In my blog mediaclinique ('Distinctive Leadership for Media & Agencies') I wrote (in German) about the 'beautifully' orchestrated Nestlé/Greenpeace 'case study' on social media pitfalls – explaining that this is no problem of social media at all but of old school corporate thinking. See also "Loser, Inc. – Past, Present & Future" (English) a few days ago here at lead/marke.
Now I just stumbled upon a 'great' quote from the Nestlé fb page (found by Michael Lebowitz, founder & ceo of bigspaceship):
Fortunately they already 'understood' their mistake and apologized (as above): "This
(deleting logos) was one in a series of mistakes for which I would like
to apologise. And for being rude. We've stopped deleting posts, and I
have stopped being rude."
Please feel free to read in the original comments, what happened after that. Or get a summary from Advertising Age: "Nestle to Facebook Fans: Consider Yourself Embraced".
Brands and corporations must desperately strive to become faster than their existing infrastructure and current consultancy allows.
They must quantum leap ahead in understanding the new independence, individuality and impatience of consumers, citizens or the man in the (online) street.
Brands and corporations must 'stop making sense', they must find shortcuts to where the consumer already is. They must outgrow themselves.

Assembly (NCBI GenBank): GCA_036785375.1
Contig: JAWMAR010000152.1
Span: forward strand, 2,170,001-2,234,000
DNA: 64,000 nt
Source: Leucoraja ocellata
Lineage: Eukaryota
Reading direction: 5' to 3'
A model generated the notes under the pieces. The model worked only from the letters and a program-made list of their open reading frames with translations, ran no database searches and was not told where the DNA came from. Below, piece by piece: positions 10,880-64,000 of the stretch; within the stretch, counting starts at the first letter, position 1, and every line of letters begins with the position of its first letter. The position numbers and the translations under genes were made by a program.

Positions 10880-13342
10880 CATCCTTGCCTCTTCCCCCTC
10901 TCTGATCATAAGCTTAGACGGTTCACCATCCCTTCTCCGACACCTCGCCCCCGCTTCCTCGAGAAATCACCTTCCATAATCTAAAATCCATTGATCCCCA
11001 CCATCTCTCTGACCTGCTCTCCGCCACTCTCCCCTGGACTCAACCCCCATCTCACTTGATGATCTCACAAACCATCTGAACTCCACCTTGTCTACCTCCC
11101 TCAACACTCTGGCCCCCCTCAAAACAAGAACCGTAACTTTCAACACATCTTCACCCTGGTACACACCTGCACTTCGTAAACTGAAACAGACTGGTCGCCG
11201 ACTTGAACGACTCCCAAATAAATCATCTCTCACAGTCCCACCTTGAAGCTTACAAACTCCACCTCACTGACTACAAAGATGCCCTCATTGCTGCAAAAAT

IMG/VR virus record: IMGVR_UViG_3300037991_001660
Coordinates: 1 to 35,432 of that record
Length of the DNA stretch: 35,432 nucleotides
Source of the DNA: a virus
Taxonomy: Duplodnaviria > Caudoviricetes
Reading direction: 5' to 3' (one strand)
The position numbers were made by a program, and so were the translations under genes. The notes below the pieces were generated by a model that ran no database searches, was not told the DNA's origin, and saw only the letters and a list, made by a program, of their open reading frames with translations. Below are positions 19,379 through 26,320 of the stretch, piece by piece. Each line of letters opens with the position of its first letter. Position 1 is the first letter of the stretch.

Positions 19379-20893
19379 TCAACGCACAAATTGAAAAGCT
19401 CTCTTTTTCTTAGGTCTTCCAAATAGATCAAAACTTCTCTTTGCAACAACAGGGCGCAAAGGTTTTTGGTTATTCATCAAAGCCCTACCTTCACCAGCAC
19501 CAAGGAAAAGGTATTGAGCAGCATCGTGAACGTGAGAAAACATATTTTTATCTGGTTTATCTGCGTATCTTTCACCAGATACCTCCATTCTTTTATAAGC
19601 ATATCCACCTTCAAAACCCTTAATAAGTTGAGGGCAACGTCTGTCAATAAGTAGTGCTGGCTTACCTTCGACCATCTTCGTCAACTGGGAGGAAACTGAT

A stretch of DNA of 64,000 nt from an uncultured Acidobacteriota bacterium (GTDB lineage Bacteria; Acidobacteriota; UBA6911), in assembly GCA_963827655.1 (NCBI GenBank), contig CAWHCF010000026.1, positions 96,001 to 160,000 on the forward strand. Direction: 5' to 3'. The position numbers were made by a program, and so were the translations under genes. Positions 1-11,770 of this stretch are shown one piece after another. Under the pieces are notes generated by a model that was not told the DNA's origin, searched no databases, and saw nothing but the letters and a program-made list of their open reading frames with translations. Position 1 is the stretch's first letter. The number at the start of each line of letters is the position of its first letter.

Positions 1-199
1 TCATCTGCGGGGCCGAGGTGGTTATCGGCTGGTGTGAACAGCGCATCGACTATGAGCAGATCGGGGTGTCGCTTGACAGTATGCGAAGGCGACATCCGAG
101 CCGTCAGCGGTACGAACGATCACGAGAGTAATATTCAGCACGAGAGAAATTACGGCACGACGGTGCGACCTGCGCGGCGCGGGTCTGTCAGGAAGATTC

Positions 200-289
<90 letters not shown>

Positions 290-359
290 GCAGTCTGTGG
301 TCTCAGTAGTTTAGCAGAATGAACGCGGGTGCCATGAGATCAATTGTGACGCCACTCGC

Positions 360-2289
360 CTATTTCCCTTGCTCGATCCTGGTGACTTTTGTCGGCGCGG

This – and I know this sounds counter-intuitive at the moment – this has never been easier than today. But – and that is a great but – that (outgrowing yourself) does not compute with traditional thinking about communication, marketing, and business models.
(And it sounds counter-intuitive because your intuition is still stuck in the traditional worlds!)
Brands and corporations must become human personalities, distinctive characters, they must respect people, must treat people like they themselves would like to be treated!
This must start in the brains of the corporation and at the heart of the brand.
Call it intuition, call it wisdom. But think about it – and do it.
And forget everything you have 'learned' before. Old school is dead!
(Headline quote from Michael's "Maybe this shouldn't shock me, but it does".)